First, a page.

The Subaltern Speaks: The Construction of Marginal Identities in Selected Films on Partition of India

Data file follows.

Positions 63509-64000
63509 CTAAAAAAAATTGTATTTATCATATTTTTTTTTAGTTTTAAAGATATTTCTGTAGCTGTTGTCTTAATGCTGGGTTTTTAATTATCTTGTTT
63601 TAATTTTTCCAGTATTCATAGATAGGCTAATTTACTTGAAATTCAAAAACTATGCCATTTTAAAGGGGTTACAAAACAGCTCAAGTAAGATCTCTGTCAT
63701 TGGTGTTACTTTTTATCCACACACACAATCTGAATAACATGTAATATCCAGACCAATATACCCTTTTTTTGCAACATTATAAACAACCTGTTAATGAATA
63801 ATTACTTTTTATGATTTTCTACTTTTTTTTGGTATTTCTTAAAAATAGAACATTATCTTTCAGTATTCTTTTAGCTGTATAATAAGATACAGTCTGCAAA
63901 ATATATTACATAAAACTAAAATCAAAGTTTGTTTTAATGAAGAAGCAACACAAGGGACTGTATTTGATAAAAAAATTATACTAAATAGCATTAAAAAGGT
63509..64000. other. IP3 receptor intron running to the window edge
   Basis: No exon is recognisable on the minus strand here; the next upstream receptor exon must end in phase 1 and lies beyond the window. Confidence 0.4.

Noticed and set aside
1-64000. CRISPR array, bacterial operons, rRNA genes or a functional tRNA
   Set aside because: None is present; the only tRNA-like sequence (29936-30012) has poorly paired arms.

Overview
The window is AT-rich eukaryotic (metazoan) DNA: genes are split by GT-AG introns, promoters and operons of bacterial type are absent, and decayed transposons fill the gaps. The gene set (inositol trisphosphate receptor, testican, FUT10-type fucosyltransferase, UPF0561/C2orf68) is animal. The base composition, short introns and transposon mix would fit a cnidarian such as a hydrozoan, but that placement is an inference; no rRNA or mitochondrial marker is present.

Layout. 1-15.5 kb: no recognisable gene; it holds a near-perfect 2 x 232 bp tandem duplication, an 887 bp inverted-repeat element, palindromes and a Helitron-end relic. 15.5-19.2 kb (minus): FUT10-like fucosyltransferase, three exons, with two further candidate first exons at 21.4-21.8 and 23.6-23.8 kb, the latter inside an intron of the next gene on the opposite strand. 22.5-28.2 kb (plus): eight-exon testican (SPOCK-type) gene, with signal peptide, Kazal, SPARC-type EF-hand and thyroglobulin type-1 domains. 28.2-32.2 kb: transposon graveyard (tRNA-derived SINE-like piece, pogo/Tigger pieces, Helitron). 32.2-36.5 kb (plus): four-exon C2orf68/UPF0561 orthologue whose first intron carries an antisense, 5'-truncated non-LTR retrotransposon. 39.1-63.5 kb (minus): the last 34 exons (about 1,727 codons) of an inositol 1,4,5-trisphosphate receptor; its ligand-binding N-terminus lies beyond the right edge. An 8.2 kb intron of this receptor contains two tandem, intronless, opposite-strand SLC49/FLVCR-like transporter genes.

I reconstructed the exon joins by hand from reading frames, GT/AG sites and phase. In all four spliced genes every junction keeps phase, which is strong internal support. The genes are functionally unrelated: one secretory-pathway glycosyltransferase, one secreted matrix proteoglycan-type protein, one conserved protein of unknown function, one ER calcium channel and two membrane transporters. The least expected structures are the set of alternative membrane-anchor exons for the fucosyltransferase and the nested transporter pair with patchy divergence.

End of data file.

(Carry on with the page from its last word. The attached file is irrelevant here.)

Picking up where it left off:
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Recognising the excruciating pain and trauma the Partition of India has caused to the lives of the millions of people in the Indian sub-continent, the present thesis embarks on to study a hitherto unexplored area concerning Partition studies, e.g., construction of marginal identities in Partition films. The present thesis contends that the selected Partition films— that I taxonomise as Subaltern Partition Cinema—as a distinct voice from the mainstream Bollywood cinema, depict Partition history in a radically different way than that of the official, colonialist and nationalist historiographies, giving voice to the subalterns of Indian Partition; like women, Dalits, minorities, and refugees. Taking Rosenstone’s views on the relationship between film and history as a springboard, it considers cinema as a significant medium to engage with Partition history, and attempts to foreground how cinematic narratives and practices can be vital resources for rethinking Partition history. Subaltern Studies’ methodology has been used to demarginalise the subaltern experience in the selected film texts; an attempt is made to study the structure and dynamics of film language concerned with the representations of history, memory, violence (abduction, rape, killing), in the selected films. The methodology of the research work involves an in-depth mise-en-scene analysis and other formal aspects of film semiotics wherever possible. The thesis attempts to retrieve the subaltern historiography of Partition of India as it emerges from the selected films; v further, to see such subaltern revisionings of history as alternative forms of history and as counter-narratives to the perspectives of mainstream history. The analysis of the sufferings of the subaltern identities as portrayed in the selected films entails a critique of the communal nationalisms in South Asia. The post-Partition Hindi cinema can be seen as a site of cinematic heterotopia to dispel the dominant nationalistic perceptions about 1947 perpetuated by the conflicting terrains of the elite nationalist histories of the two nation-states. The study of the representations of history in the films like Gandhi and Jinnah points out the highly discursive nature of Partition history as well as cinema’s potential in the promotion as well as destabilisation of the received history. The study also points out how the refugee experience in the cinema of Ritwik Ghatak can be seen as a cinematic displacement of his latent angst against the idea that the East Bengal and the West Bengal constitute two different cultural or national identities and could be divided on the basis of religion. Partition films should not be seen as capturing the exact picture of the past that must be faithful to the contemporary reality. But these films must also be considered as creative reconstructions, constructions or deconstructions of the past to the extent the specificities of the medium allow.